Once you have taken the x-ray, the next question is how you will view them. Most chiropractic offices will have a designated Report of Findings (ROF) room, where they will have a dedicated computer and monitor to show the images to their patients. The monitor can be a traditional computer monitor, or some of our customers will use a TV connected to a computer to display the images in large format. In order to view images in multiple rooms, you want to ensure that the system that you purchase will have either a cloud or web-based viewer or a desktop application viewer that can be installed in other rooms to be able to view the images in multiple rooms, as some packages do not include this.
A viewer is just one part of the puzzle. We discussed previously that a PACS system is what you will need to store the images. In most cases, it is this PACS system that is used as the central database for your viewer in other rooms to access and view those images. We are going to now discuss some of the key elements in how to view digital x-rays:
- How can I view images in multiple rooms?
- What tools are available for Chiropractic measurements?
- How full-spine stitching works
Most systems will come with a certain number of viewing licenses in the package. These licenses can be either concurrent, meaning the number is based on the number of users logged in at the same time, or a per seat license, which is how many computers the viewer is actually installed on. There is also the option for web-based PACS or cloud-based PACS which will provide you with the added option of viewing x-rays outside of your clinic.
Regardless of which license configuration comes with your digital x-ray system, you will need to make sure it has the number of concurrent licenses or seat licenses to meet your needs. You will also want to make sure that it has a PACS system included with it so that you will see the same images and any saved changes when you go from room to room.
We discussed a desktop computer as an option for a viewer, but many customers opt for a laptop or touchscreen tablet PC to view the images in rooms. It is a great option if you want to have just one single computer and go from room to room. With a laptop or tablet, you can also connect to a TV using an HDMI connection.
The viewer will come with a number of different chiropractic tools, which will allow you to manipulate the image, take measurements and change the brightness and contrast of an image. Unlike film, you have the ability to make an over or underexposed x-ray look much better by using filters and other tools to get a better image.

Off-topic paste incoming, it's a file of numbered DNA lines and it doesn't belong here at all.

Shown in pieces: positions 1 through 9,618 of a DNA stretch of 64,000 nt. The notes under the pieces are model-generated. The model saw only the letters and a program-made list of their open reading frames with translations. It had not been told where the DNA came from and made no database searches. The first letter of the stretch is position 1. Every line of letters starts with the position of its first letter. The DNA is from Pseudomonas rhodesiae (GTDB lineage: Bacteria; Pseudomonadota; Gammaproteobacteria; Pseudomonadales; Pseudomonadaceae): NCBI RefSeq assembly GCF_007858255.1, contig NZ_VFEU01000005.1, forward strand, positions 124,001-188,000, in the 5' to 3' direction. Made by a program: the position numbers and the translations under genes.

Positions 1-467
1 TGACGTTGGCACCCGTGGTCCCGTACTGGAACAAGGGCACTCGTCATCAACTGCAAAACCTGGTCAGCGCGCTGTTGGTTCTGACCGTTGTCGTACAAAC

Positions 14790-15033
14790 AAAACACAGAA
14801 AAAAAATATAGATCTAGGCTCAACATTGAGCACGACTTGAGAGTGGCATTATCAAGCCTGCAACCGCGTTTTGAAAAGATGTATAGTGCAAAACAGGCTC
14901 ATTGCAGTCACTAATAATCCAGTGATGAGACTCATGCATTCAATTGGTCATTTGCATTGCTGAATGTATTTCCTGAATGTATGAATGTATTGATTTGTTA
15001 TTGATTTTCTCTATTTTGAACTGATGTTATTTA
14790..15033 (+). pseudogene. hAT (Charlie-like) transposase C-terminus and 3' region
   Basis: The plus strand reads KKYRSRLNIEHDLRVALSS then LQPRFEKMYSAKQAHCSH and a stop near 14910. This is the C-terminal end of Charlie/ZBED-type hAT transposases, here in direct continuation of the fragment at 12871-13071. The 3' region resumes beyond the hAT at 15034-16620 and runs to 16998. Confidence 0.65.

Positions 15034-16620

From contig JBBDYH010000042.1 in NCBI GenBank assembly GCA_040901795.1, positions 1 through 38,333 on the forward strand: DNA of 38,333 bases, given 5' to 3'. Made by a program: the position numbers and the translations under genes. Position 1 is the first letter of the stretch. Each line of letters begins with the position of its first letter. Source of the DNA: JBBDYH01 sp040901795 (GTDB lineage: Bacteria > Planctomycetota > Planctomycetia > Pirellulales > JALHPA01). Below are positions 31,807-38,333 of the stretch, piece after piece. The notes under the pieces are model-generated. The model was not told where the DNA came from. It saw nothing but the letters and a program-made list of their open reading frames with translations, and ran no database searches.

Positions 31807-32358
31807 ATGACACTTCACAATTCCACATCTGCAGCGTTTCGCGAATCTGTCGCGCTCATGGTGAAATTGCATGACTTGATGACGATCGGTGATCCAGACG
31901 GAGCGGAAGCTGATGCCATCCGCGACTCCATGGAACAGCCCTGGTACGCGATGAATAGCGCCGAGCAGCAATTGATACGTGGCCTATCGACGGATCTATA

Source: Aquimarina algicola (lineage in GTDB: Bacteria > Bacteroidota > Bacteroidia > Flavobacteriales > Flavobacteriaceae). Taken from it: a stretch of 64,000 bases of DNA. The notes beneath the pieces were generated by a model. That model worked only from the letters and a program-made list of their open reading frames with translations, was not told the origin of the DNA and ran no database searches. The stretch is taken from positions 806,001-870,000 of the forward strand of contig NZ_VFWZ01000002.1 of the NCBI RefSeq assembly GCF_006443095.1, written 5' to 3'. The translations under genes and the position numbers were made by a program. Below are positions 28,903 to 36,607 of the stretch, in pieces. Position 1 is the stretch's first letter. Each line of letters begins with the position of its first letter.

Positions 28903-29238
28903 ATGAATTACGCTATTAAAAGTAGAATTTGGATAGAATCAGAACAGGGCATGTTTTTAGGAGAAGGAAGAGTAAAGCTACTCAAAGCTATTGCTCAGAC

There are a number of different chiropractic tools available across multiple vendors and you will want to take into consideration which tools are important to you as you evaluate the products. For the most part, most digital x-ray systems available in the market come with some type of Chiropractic measurement tool.
They typically cover what 80% of most chiropractors will utilize. There are other more specific Chiropractic techniques that are supported by various additional software such as NUCCA, Upper Cervical, Blair, Chiropractic BioPhysics (CBP), and more.
When making a chiropractic measurement, our software will allow you to save and then view in multiple rooms. There are also options to show or hide these measurements while reviewing the image with a patient.
If you have a specific chiropractic toolset need, please reach out to us to discuss and we would be happy to make recommendations as to the best software for your needs.
Prior to digital x-ray, if you wanted to shoot a full-spine x-ray you would need a long-length film cassette and take one image. The challenge with this has been that the technique you might use on a cervical vs thoracic vs a lateral can and should be different. With digital x-ray, you can now take individual segmented x-rays of each region and then the software will stitch them together into one full spine image. This will produce a much better image than traditional film.
Once you have taken each sectional image, the stitching software will allow you to choose two images and stitch them together. Some software options will have auto stitching, where it will align the two images as best as it can to look like a full-spine image. Other software will require you to drag and drop or move the two images into place to get the full spine image.